As Reiko befriends various wrestlers, some of them begin to take on an uncharacteristically “heel” persona. Makoto Aihara, a Judo prodigy that Reiko meets early in her story, returns under the name “The Black Belt Demon,” with a possessed look in her eyes. This version of Makoto fights with the intent to destroy her competition, much to Reiko’s confusion. Shortly after this fight, the puppetmaster, Anesthesia, reveals herself as the mastermind behind Evil Rose’s disappearance.
Anesthesia wanted to collect samples of various strong women all over the world to see who would be chosen to fuel her “Lady X” project. In other stories, the “Lady X” project is explained further as a conquest to create an army of humanoid weapons to be used as weapons for world domination. The first test subject of Lady X happened to have been Kamikaze Rose, using her DNA sample as a base for the cyborg. With the final match in Reiko’s story being against her now cyborg mother, Reiko continues to uphold her mother’s legacy now with the help of her allies and rivals.
Any attempt at realism is flown out the window when a ninja wrestler who summons toads is a part of the main roster. But even with this in mind, Rumble Roses is a game not to be taken seriously which is a tall order for the IWC I’m sure. Everything from the plot to the characters and their mannerisms is meant to capture the “larger than life” aspect of joshi puroresu. Almost a decade later, wrestlers like Asuka, Io Shirai, and Kairi would pave the way in their WWE tenure. Organizations like Stardom have had their recent share of wrestlers with explosive personalities as well.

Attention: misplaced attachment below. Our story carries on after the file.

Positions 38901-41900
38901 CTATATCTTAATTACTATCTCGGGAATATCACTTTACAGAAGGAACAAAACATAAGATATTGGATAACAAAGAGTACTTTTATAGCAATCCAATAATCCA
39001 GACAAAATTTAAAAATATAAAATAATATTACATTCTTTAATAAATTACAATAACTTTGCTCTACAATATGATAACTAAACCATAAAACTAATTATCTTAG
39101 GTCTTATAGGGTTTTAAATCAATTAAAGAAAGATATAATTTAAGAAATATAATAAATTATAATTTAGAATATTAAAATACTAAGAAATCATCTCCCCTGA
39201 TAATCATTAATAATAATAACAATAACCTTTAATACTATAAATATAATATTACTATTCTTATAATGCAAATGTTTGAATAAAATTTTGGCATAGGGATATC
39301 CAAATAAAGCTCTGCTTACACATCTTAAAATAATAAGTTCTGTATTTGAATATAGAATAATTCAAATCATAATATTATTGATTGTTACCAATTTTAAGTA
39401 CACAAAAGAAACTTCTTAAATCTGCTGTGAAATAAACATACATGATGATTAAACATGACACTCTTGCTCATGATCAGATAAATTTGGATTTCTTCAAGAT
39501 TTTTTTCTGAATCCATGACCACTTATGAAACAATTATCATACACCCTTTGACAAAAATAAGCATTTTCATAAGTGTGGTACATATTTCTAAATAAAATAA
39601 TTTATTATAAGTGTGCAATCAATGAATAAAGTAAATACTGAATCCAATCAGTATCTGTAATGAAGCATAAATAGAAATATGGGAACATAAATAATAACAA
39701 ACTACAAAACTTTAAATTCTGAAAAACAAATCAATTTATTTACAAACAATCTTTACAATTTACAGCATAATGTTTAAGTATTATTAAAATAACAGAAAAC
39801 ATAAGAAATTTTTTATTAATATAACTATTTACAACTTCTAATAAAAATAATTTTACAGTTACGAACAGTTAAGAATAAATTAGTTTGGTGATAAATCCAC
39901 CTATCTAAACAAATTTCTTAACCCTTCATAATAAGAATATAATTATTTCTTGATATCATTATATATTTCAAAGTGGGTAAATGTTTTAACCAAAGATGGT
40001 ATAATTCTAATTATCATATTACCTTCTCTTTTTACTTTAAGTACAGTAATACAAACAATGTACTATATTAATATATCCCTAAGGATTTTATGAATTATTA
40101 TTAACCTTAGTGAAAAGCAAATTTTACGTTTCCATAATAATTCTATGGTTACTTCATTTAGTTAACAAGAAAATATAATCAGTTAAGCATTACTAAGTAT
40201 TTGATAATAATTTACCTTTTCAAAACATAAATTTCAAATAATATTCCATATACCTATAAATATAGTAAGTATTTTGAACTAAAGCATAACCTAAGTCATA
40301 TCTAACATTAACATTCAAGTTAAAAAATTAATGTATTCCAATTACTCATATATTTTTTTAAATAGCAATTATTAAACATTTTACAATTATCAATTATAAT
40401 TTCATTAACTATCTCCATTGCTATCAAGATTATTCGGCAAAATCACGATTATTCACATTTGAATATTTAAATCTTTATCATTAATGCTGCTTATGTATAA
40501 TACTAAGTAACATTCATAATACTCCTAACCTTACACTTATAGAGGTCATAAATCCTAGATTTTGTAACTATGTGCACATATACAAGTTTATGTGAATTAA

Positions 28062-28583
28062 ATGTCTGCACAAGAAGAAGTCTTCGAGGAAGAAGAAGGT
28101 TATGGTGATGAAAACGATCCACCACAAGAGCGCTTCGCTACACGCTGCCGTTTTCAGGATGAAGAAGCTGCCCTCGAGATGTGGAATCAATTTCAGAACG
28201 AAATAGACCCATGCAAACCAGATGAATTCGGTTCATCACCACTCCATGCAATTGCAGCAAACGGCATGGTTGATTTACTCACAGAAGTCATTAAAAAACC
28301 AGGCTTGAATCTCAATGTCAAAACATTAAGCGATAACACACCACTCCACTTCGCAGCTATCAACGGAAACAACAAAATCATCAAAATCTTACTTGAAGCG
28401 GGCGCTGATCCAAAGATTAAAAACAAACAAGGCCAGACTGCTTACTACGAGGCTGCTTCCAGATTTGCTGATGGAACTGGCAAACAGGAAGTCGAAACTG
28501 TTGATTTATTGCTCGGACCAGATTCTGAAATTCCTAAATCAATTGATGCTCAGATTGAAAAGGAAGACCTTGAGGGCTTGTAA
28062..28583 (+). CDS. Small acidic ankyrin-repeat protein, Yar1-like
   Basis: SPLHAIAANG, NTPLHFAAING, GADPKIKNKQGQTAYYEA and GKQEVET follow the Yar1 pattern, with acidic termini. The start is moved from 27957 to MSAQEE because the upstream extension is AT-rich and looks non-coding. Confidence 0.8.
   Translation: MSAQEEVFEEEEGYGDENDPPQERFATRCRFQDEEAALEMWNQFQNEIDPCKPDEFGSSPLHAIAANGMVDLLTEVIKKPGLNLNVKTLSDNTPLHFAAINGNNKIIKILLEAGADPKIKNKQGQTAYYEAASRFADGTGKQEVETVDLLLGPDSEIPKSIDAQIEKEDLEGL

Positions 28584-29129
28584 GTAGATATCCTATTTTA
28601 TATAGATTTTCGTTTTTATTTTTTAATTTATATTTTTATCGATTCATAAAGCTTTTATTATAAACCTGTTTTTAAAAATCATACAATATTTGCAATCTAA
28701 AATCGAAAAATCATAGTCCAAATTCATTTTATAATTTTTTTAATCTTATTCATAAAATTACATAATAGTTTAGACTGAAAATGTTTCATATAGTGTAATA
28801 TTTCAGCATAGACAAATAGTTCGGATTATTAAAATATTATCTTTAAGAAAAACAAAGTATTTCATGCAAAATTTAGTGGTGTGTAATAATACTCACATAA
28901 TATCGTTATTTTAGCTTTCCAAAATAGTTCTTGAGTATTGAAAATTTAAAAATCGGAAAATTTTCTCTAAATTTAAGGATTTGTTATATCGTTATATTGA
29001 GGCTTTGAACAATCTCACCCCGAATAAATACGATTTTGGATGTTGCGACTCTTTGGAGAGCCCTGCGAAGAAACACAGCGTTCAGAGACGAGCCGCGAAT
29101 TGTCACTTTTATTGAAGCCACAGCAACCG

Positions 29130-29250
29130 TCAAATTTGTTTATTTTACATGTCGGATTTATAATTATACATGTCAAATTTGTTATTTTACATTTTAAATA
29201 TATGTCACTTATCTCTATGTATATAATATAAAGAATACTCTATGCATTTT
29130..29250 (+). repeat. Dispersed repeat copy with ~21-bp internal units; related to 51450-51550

It’s thanks to Rumble Roses that this bubbling scene was given a chance in the American spotlight although it was a tad bit too early at the time. Most players remember the game for its copious amount of fanservice which I understand. Konami made no attempts in hiding the fact that players can control beautiful women in mud wrestling matches. There’s also a gallery mode where you can learn more about the wrestlers on a personal level. At the same time, Rumble Roses have some of the most in-depth wrestling mechanics that wouldn’t be featured in another wrestling title for years. To this day, one of the most dynamic features were its Face and Heel system.
In wrestling, the terminology for Faces and Heels is synonymous with what an average fan would call a “Hero” vs a “Villain.” The Face is the character that the audience cheers for and Reiko would be an example of a babyface, a wrestler that’s designed to be this way. She’s the newcomer, the underdog, the respectful and modest one in personality yet explosive and daring in actual combat. However, every wrestler has an “alter ego” that’s the opposite of their personality.
Completing the story mode as Reiko will unlock Rowdy Reiko, her “heel persona.” In the context of the story, Rowdy Reiko is a “what if?” version of Reiko who never found out the truth of her mother. Eventually, she would be rejected by the crowd after a string of losses and would become the leader of a biker gang of misfits. Her hair is now bleached, wearing a revealing leather jacket with matching hot pants. She looks at her opponents in disdain and disrespect, scowling and sitting at the corner of the ring unimpressed.